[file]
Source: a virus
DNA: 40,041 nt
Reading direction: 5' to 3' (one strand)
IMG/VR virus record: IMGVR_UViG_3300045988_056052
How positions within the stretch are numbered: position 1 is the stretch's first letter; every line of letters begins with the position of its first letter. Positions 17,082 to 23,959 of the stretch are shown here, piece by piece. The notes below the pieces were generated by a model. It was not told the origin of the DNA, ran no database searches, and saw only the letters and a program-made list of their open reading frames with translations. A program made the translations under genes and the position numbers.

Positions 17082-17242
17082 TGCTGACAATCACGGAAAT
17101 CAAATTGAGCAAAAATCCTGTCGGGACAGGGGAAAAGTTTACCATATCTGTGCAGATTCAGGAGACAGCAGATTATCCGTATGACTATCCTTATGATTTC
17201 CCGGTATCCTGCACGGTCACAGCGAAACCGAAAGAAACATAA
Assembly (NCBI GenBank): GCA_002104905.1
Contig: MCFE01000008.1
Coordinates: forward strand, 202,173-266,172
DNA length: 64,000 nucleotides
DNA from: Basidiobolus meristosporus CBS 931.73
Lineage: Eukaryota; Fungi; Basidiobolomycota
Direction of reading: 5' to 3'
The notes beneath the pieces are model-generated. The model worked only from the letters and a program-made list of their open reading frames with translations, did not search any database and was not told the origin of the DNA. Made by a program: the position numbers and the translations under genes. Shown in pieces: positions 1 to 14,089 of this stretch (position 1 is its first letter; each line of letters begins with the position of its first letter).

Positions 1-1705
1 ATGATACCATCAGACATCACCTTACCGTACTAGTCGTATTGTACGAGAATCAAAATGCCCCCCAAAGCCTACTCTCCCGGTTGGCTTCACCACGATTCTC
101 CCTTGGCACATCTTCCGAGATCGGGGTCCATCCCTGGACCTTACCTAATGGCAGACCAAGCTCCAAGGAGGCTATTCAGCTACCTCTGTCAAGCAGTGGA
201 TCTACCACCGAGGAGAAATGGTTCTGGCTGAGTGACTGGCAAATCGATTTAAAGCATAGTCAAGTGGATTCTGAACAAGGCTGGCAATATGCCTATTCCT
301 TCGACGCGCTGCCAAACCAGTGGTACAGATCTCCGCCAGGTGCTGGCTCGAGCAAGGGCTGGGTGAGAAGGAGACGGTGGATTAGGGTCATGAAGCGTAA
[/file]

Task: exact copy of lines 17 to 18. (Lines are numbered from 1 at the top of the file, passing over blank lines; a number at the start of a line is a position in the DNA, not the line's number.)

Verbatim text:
The notes beneath the pieces are model-generated. The model worked only from the letters and a program-made list of their open reading frames with translations, did not search any database and was not told the origin of the DNA. Made by a program: the position numbers and the translations under genes. Shown in pieces: positions 1 to 14,089 of this stretch (position 1 is its first letter; each line of letters begins with the position of its first letter).

Positions 1-1705